• Price/Book Ratio: there are a lot of ways to measure how much a stock should be worth; but one of the simplest methods that I like uses the stock’s Book Value, which for CTB is $24.53 per share. That number also translates to a Price/Book ratio of 1.37 at the stock’s current price. Their historical average Price/Book ratio is 1.88. That suggests the stock is trading right now at a discount of a little more than 36%. It is also trading almost 40% below its historical Price/Cash Flow ratio, which translates to a long-term target price between $46 and $48 per share.

Technical Profile

Here’s a look at the stock’s latest technical chart.

  • Current Price Action/Trends and Pivots: CTB’s price pattern since spring of last year separates it from the rest of the market, and actually marks an intermediate upward trend. The stock is currently pushing very near to resistance at around $34.50 per share, with its closest support at about $30.50. That range marks a consolidation pattern that puts the stock at something of a crossroads; a break above resistance would provide confirmation of the upward trend, while a break below support would signal a trend reversal that could see the stock retest its 52-week lows between $22.50 and $23 per share.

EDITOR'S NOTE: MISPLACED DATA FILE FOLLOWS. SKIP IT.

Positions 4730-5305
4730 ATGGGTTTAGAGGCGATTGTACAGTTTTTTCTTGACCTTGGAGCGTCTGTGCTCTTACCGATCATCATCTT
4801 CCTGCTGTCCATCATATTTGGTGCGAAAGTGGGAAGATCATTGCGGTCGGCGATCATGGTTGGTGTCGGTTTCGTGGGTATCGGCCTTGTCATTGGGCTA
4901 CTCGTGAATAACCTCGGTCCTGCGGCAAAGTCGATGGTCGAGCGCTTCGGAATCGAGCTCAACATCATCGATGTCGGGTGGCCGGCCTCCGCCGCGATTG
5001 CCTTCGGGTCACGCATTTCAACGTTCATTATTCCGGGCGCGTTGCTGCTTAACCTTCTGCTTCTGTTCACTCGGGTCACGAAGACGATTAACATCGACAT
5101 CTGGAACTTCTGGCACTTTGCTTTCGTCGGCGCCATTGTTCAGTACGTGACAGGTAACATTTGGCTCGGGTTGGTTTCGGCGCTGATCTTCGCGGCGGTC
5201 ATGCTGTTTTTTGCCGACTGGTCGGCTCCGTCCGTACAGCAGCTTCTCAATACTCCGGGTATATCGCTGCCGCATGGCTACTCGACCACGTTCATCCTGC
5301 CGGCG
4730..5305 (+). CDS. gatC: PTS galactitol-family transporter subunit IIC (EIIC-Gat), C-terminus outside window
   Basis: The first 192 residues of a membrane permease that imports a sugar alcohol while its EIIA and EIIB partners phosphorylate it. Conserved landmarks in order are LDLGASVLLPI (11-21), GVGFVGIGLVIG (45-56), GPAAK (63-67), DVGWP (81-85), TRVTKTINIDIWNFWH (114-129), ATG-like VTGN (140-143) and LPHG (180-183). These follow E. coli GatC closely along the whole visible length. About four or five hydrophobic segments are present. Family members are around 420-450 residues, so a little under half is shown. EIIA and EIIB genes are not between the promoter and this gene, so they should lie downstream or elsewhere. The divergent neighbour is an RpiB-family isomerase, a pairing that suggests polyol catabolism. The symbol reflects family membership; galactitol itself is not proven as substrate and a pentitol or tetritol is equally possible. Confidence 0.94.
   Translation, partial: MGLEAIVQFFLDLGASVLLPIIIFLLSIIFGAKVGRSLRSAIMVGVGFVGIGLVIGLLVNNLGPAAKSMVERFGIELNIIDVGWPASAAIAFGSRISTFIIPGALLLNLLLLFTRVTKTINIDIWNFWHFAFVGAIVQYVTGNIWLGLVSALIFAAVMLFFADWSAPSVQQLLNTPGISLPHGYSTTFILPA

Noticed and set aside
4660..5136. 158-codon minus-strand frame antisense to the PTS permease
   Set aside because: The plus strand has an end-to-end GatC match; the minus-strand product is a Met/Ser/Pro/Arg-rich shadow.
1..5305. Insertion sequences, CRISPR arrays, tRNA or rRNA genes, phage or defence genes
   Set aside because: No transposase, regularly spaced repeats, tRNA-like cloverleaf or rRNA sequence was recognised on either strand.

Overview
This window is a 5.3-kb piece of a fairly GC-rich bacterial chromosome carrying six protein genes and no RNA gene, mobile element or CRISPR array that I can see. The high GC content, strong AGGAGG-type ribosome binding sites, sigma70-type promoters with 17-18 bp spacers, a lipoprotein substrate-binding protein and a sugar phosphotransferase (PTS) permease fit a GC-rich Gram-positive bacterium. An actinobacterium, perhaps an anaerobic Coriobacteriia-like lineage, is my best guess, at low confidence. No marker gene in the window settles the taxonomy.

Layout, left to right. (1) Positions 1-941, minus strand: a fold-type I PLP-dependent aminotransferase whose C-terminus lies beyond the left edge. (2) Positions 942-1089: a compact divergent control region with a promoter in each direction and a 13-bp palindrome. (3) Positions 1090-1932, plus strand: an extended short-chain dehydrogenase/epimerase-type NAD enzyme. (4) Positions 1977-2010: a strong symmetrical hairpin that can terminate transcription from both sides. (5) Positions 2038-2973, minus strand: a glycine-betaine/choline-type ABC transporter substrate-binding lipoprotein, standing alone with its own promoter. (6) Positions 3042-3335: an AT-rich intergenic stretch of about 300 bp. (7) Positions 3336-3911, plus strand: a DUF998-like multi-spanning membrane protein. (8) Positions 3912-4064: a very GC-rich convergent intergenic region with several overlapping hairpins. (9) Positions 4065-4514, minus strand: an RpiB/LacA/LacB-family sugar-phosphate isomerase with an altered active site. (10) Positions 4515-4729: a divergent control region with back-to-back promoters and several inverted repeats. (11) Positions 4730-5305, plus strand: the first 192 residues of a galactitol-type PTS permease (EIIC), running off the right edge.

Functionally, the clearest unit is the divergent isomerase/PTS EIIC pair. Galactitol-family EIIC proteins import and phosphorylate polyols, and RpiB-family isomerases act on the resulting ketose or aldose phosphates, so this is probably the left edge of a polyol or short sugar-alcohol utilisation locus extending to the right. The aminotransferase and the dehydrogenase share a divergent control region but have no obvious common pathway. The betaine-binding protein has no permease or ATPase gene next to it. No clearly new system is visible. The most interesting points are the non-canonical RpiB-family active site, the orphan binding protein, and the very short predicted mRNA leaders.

• Near-term Keys: The stock’s narrow margin profile, along with poor Free Cash Flow performance act as counters for me to the stock’s interesting valuation numbers. While the broad market has been rallying this month, I think the conditions remain uncertain enough, with plenty warning signs about global economic weakness, that make taking a long-term position in a stock with mixed fundamental strength. There could be some interesting short-term trade opportunities depending on what the stock does in the immediate future. A break above resistance is a good signal to buy the stock or start working with call options with a near-term target price between $38.50 and $40, while a break below support at $30.50 should be taken as a signal to short the stock or to buy put options with a bearish target price between $26 and $25 per share.